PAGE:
ASSE: A Weak Link in Accident Theory?

Using a model of a linear chain of events to describe accidents and their causes is common in the safety profession, said Allan Goldberg, a safety consultant with International Risk Control America, but is misleading and can result in accident investigations that fail to uncover the root causes of incidents.

Goldberg spoke at the 2003 American Society of Safety Engineers' Professional Development Conference in Denver.

Goldberg cited three problems with the chain of events analogy:

1.) Incidents are not linear but multivariable, said Goldberg. Various factors that interact in a variety of ways can lead to an accident. He said it was unrealistic to "look at any one action by the worker in one particular incident and declare that preventing this one action will always preclude the incident from happening."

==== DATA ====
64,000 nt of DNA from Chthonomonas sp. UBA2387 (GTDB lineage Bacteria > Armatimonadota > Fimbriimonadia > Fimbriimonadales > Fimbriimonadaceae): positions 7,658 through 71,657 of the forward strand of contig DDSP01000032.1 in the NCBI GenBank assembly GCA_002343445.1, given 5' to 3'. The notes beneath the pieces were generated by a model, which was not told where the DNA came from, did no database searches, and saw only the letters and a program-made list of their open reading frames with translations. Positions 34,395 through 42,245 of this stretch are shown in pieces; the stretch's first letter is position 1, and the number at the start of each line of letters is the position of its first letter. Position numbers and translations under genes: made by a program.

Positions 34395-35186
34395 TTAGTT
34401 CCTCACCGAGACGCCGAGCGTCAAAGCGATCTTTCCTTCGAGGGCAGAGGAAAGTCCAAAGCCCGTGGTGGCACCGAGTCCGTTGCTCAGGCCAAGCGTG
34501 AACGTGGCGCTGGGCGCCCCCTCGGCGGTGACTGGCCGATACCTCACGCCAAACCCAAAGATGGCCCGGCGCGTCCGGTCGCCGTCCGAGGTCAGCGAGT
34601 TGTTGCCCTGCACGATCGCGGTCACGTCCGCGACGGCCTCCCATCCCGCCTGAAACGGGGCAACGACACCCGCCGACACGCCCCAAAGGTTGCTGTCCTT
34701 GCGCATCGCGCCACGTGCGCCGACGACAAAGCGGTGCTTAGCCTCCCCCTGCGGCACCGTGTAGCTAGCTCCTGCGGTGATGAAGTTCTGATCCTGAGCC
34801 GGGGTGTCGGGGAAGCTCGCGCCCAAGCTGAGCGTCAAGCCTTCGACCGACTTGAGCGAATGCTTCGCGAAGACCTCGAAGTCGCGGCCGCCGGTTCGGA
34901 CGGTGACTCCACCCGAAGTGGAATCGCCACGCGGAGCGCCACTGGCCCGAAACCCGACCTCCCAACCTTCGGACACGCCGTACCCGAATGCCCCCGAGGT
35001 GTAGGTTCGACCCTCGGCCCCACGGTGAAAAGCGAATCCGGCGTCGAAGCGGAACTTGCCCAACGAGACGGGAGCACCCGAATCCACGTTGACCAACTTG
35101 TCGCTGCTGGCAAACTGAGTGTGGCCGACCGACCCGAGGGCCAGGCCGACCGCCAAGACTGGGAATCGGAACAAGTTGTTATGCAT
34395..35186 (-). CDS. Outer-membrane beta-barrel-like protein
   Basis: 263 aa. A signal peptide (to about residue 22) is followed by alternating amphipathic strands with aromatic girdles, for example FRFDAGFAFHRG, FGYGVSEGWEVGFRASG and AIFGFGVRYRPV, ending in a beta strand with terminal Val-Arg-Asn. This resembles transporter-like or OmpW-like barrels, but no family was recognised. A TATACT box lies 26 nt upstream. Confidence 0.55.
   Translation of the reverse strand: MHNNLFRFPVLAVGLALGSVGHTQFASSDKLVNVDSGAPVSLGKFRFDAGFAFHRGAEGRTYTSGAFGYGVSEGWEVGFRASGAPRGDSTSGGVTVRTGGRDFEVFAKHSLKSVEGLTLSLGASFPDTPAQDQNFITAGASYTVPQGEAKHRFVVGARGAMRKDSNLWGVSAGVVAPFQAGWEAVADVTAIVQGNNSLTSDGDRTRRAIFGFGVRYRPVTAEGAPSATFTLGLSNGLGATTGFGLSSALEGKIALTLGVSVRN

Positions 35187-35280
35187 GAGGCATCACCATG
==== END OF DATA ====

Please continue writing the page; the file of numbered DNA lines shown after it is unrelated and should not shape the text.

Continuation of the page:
2.) The "weakest link" view of accident causation fails to address multiple causes and tends to focus on direct or immediate causes. The direct causes of accidents are symptoms, not the root cause, Goldberg stressed, "Human error is not a root cause." He said a problem with behavior-based safety is that it tends to focus on workers' actions. In accident investigations, this may lead to a failure to identify the root cause of an accident.

3.) Corrective actions tend to focus on the "point of failure," often perceived as a worker's error. "If we think all problems are caused by human error, that is the only place we will look," Goldberg told attendees. Instead, he said safety professionals should look for the most effective "point of control," which may involve supervision, work process controls, training and inspection procedures, in order to prevent a similar incident from occurring.

"Investigation leads you to the point of failure," said Goldberg. "Analysis leads you to the point of control."

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